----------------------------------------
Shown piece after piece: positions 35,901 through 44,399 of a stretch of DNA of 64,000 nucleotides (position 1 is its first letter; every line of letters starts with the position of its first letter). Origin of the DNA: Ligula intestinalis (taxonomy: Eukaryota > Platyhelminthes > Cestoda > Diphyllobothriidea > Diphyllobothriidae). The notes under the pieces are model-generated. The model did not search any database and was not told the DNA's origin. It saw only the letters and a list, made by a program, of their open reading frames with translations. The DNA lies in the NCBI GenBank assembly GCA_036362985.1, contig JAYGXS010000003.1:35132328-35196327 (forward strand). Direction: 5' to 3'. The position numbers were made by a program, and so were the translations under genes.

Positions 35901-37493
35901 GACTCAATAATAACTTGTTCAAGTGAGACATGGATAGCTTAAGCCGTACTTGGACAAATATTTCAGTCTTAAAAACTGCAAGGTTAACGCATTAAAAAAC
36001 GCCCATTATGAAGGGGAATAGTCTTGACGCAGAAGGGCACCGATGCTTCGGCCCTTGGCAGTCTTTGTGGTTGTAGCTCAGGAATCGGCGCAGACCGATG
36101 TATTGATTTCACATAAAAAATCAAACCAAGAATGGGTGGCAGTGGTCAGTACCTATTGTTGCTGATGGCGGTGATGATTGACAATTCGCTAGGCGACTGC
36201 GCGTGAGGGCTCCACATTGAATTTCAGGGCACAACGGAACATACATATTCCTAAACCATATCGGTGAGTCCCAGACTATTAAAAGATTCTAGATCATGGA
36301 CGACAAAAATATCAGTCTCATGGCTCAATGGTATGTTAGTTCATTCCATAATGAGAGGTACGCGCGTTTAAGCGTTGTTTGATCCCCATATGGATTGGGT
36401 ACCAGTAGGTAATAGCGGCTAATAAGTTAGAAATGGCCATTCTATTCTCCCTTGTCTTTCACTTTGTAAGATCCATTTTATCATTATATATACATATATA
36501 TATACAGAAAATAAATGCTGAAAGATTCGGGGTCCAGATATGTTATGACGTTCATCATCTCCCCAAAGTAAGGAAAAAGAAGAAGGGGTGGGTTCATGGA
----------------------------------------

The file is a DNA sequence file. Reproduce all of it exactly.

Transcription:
Shown piece after piece: positions 35,901 through 44,399 of a stretch of DNA of 64,000 nucleotides (position 1 is its first letter; every line of letters starts with the position of its first letter). Origin of the DNA: Ligula intestinalis (taxonomy: Eukaryota > Platyhelminthes > Cestoda > Diphyllobothriidea > Diphyllobothriidae). The notes under the pieces are model-generated. The model did not search any database and was not told the DNA's origin. It saw only the letters and a list, made by a program, of their open reading frames with translations. The DNA lies in the NCBI GenBank assembly GCA_036362985.1, contig JAYGXS010000003.1:35132328-35196327 (forward strand). Direction: 5' to 3'. The position numbers were made by a program, and so were the translations under genes.

Positions 35901-37493
35901 GACTCAATAATAACTTGTTCAAGTGAGACATGGATAGCTTAAGCCGTACTTGGACAAATATTTCAGTCTTAAAAACTGCAAGGTTAACGCATTAAAAAAC
36001 GCCCATTATGAAGGGGAATAGTCTTGACGCAGAAGGGCACCGATGCTTCGGCCCTTGGCAGTCTTTGTGGTTGTAGCTCAGGAATCGGCGCAGACCGATG
36101 TATTGATTTCACATAAAAAATCAAACCAAGAATGGGTGGCAGTGGTCAGTACCTATTGTTGCTGATGGCGGTGATGATTGACAATTCGCTAGGCGACTGC
36201 GCGTGAGGGCTCCACATTGAATTTCAGGGCACAACGGAACATACATATTCCTAAACCATATCGGTGAGTCCCAGACTATTAAAAGATTCTAGATCATGGA
36301 CGACAAAAATATCAGTCTCATGGCTCAATGGTATGTTAGTTCATTCCATAATGAGAGGTACGCGCGTTTAAGCGTTGTTTGATCCCCATATGGATTGGGT
36401 ACCAGTAGGTAATAGCGGCTAATAAGTTAGAAATGGCCATTCTATTCTCCCTTGTCTTTCACTTTGTAAGATCCATTTTATCATTATATATACATATATA
36501 TATACAGAAAATAAATGCTGAAAGATTCGGGGTCCAGATATGTTATGACGTTCATCATCTCCCCAAAGTAAGGAAAAAGAAGAAGGGGTGGGTTCATGGA